I certainly wouldn’t be confident to not report a covid FPN, given the lack of precedent on the matter (afaik). Speeding is certainly reportable and in extreme cases paramedics have been sanctioned.

Post edited at 08:52
2
In reply to Philb1950:

> I don’t think you would have to declare a fixed penalty notice. It’s the same level as speeding.

What if you had told your professional body that you couldn't have been speeding, you didn't even know cars existed.

In reply to minimike:

> And drinking at work.. (I’d have done it in the garden but we don’t have one)

Consumption of alcohol in a work context (e.g. at lunchtime) is accepted in a fair few non-safety-critical professions (though is becoming less so over time), I'd not get hung up on that.

What we should be hung up on is making a law then breaking it and being a liar.

1
In reply to Philb1950:

If Boris had campaigned hard on the importance of anti-speeding laws and tightened them up as a result, and he'd been FPNed for 31 in a 30, then yes, I'd see that as a resigning matter.

2
 streapadair 13 Apr 2022
In reply to minimike:

Any decent lawyer would get him off as he clearly suffers from Pseudologia fantastica.

In reply to Neil Williams:

> What we should be hung up on is making a law then breaking it and being a liar.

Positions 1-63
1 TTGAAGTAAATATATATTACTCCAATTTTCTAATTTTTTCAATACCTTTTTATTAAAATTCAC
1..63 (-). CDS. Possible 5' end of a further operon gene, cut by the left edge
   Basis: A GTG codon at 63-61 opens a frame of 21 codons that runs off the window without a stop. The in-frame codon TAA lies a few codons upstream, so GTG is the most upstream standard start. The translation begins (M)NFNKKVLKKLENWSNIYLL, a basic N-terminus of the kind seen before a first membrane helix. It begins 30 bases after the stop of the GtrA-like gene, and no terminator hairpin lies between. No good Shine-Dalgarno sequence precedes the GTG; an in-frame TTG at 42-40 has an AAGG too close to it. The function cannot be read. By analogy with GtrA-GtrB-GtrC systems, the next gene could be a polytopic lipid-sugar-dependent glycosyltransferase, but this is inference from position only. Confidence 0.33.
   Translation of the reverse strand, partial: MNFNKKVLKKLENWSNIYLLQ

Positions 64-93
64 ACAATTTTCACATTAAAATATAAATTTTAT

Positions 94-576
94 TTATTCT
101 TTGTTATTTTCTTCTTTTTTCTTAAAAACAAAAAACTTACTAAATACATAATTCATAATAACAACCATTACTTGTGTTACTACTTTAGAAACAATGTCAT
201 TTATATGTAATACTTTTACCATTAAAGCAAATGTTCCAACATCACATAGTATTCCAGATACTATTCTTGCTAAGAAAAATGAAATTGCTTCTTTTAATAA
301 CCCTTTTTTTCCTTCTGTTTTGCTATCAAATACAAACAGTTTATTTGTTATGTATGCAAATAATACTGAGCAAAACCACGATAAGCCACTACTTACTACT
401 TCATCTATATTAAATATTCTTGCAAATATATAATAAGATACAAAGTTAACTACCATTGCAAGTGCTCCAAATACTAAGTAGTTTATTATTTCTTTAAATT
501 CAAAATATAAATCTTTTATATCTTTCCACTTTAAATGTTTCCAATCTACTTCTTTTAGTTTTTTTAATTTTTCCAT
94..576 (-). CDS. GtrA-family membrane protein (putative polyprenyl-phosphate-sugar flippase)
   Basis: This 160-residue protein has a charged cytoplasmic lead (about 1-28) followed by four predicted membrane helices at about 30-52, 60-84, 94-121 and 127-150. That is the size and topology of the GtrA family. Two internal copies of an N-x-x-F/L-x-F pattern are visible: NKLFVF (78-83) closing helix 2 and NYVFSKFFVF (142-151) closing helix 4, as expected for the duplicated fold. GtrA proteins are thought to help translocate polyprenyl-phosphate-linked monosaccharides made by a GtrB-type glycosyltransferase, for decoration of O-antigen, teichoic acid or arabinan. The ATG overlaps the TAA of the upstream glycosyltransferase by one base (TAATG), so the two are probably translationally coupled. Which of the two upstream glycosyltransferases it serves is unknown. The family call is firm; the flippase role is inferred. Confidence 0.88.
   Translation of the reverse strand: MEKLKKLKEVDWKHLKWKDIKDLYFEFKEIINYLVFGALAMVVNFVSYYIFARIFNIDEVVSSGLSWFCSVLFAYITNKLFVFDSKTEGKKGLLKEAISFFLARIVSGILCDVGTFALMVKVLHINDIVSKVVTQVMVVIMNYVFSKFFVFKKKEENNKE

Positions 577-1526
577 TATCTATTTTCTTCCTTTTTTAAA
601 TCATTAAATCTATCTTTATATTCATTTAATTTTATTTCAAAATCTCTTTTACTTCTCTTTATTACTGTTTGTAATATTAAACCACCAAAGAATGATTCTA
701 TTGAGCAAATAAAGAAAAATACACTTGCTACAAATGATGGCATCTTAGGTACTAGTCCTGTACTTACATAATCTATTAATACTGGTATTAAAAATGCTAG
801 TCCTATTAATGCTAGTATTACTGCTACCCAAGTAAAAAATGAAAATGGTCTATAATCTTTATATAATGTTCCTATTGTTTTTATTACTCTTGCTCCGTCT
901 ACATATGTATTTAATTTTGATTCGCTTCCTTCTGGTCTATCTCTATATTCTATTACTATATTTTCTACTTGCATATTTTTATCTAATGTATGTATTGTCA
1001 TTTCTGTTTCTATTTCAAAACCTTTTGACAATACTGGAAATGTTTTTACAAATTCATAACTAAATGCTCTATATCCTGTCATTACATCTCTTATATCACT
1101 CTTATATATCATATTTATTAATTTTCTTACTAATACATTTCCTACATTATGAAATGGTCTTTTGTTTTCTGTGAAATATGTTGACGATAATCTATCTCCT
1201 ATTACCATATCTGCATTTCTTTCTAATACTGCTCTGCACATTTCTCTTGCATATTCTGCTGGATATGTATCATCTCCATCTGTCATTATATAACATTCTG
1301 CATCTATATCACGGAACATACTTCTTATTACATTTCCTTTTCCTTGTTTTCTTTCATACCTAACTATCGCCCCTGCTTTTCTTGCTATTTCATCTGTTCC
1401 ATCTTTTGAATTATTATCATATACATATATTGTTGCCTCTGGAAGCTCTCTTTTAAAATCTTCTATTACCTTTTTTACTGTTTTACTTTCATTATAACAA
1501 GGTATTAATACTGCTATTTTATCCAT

The sense of entitlement that made them think the law didn't apply to them, just to us plebs, is one thing, and pretty bloody bad.

The barefaced, deliberate, repeated lies is another thing entirely. That's why they should go. The lying.

In reply to captain paranoia:

Both the hypocrisy (making a law then ignoring it) and the lying are equal to me and are both reasons for him to go.

OP minimike 13 Apr 2022
In reply to The New NickB:

Id rather try telling them there was a frame of reference in which I wasn’t speeding, it was them..

 morpcat 13 Apr 2022
In reply to minimike:

If I had been instrumental in implementing a law, appeared on television to explain the importance of said law, sent a letter to every household in the country to further emphasize its importance, and then broke the very same law... Well, I would probably lie about it. After all, it's embarrassing. 

 Jenny C 13 Apr 2022
In reply to morpcat:

> ..... After all, it's embarrassing. 

Ah but that's the difference between us and them - I honestly think that our PM is utterly devoid of that emotion.

In reply to minimike:

Prince Andrew is available for "work" these days, he may be at least comparatively speaking... a more honest man with a better memory. 

Edit: and (comparatively..)  a better attitude to relationships with women too, come to think of it

Post edited at 13:09
 fred99 13 Apr 2022
In reply to minimike:

The big question will be when Parliament resumes.

That is when someone can ask for Johnson to be removed (from Parliament itself possibly) for the crime of "lying to the House". I'm not sure whether this requires a vote, or simply proof of such lying.

Obviously the Tories can then choose a successor from amongst their own. So there is the opportunity for any honest Tories to join with the opposition to get rid of the little sh1t.